During a recent chimney inspection at a home in Rockville, MD, we discovered that chimney liner needed to be replaced.  The homeowner quickly asked, “So, what’s a flue?”  We were glad that the homeowner asked that question.  It shows that the homeowner cared enough to want to know everything that is happening with their chimney.  Most people don’t give much thought to their chimneys, thinking of them as simply a low-tech invention which funnels smoke out of their homes. But in reality, a chimney is an evolved structure with several essential components that work together to move smoke and heat safely and efficiently out of your house, and one of the most important of these parts is the flue or liner. Your chimney integrity and maintenance is critical to fire safety, that is why you should always have your chimney professionally inspected and clean by your local fireplace services company.

What Is A Chimney Flue, And What Does It Do?

  The Chimney Safety Institute of America defines a flue as “a clay, ceramic, or metal conduit installed inside of a chimney, intended to contain the combustion products, direct them to the outside atmosphere, and protect the chimney walls from heat and corrosion.”​
Chimney liner

At one time, most chimneys were constructed without a flue liner, but because of safety concerns, most local building codes now require one to be installed. Various tests conducted in the mid-20th century showed that unlined chimneys did a poor job of protecting a structure from fires and damage. Without a flue, the heat was transferred rapidly to the surrounding wooden structure, setting them aflame in as little as a few hours. The chemicals released by combustion can act directly on the brick, stone, and mortar, causing rapid deterioration and failure of the chimney, and possibly releasing deadly carbon monoxide into the home. A flue liner also allows for the correct sizing of the chimney configuration and a proper draft, which is necessary for efficient combustion and prevention of the buildup of creosote in the chimney, which can lead to fires.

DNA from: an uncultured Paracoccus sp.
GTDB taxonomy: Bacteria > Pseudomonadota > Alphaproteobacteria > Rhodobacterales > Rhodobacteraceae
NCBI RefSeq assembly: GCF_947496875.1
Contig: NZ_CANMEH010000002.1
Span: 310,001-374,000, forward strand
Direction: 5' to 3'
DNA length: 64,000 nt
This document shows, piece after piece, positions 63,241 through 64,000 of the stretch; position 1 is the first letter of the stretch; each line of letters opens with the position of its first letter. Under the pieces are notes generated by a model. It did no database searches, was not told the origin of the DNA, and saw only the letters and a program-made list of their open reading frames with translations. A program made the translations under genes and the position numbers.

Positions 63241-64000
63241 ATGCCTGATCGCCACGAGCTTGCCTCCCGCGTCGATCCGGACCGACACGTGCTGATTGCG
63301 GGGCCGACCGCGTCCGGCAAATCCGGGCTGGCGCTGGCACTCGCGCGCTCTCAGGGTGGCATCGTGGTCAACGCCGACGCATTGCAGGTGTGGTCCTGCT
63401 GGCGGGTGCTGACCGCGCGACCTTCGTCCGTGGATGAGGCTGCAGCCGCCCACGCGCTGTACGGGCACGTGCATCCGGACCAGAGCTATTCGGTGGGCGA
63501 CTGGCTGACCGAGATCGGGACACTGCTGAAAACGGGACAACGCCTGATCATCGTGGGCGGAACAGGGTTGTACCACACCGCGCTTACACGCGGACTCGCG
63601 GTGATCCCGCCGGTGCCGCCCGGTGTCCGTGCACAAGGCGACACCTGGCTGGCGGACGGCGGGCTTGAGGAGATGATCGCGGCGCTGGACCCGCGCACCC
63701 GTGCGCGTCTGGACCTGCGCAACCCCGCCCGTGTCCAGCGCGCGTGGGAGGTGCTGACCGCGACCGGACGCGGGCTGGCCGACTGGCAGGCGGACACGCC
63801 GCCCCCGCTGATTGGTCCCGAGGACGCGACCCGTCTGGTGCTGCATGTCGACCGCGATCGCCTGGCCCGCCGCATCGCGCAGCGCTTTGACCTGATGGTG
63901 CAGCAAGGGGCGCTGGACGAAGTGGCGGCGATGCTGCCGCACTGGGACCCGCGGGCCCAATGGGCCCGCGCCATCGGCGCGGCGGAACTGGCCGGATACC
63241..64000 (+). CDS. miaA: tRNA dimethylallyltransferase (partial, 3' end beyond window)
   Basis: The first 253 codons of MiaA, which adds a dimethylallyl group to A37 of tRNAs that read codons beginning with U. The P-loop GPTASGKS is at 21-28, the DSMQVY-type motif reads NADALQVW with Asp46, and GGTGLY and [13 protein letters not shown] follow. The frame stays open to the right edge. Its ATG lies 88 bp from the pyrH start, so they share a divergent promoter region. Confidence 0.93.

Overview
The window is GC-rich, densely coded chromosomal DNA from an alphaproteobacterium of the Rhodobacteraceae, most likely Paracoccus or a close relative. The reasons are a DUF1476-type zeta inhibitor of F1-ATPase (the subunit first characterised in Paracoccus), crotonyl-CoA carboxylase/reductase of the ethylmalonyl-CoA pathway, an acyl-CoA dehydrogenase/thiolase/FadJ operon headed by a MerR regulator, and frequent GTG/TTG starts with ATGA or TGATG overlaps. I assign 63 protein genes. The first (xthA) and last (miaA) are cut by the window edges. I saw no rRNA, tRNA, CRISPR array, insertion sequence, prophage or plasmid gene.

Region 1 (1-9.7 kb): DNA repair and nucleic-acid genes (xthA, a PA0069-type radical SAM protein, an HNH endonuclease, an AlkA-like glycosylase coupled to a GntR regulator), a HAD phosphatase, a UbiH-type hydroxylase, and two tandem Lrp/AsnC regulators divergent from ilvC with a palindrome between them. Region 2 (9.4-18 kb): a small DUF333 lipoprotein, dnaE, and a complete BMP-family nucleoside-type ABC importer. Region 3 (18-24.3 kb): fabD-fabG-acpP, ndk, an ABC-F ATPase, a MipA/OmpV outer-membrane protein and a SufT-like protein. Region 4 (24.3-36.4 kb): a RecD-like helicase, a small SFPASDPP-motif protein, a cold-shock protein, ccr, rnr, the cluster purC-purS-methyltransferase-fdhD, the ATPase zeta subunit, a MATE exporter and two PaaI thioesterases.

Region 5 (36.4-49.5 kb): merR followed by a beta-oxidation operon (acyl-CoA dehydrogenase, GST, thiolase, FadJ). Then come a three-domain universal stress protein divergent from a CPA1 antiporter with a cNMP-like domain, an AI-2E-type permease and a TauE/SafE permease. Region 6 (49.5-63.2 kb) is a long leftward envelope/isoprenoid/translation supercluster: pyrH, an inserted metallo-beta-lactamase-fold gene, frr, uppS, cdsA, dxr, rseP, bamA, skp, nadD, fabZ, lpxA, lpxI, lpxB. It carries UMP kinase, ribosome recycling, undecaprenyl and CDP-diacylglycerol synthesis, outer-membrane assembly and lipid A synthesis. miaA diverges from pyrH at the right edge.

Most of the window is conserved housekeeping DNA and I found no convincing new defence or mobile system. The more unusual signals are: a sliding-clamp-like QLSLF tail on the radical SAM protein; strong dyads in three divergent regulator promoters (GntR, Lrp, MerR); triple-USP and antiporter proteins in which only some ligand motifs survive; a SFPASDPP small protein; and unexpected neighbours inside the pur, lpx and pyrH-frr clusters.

Types Of Chimney Flue Liners

There are three basic types of flue liners used today:

  • Clay Tile Liners – This is the most common type because it’s inexpensive and easily available and works well in a properly maintained chimney and open fireplace. Most older homes with liners will have this type. With regular cleaning and maintenance, they can last for decades. They aren’t as effective at containing chimney fires or the chemical by-products of gas fireplaces, and they are susceptible to cracks. When significant cracking has been detected by a professional Chimney inspection, it is usually recommended that a new liner be installed rather than attempting repairs.
  • Metal Liners – Usually made of either aluminum or, more commonly, stainless steel. They are very safe and durable and do a good job of protecting a chimney and lessening the need for expensive repairs. Metal liners can be constructed for almost any type of chimney and can be flexible or rigid, making for easier and less costly installation. They sometimes need to be used with insulating material for higher temperatures.
  • Cast Liners – Commonly made out of cement or like material, these work well for their intended function and also contribute greatly to the structural integrity of the chimney, and are especially recommended for older chimneys that need support. They can be poured directly into the chimney creating a seamless and leak-proof lining. These can also handle higher temperatures than other liner types, something around to 2,100 degrees. That makes them better protection against chimney fires and creosote buildup. The drawback is that if they are somehow damaged, which is unlikely, it requires complete removal and replacement.

Your chimney flue is very important to the safety of your home and family, and to the useful life of your chimney. It’s a good idea to have your chimney inspected and cleaned at least once per year, especially before cold weather arrives. That way if any damage is found, you can get it repaired in order to start using your fireplace or woodstove immediately.  If you are concerned if your fireplace needs to be repaired or not, here are 6 signs that you need chimney repair.

All Pro Chimney Services operates in Washington D.C., Virginia, and Maryland. Contact us today for an estimate.

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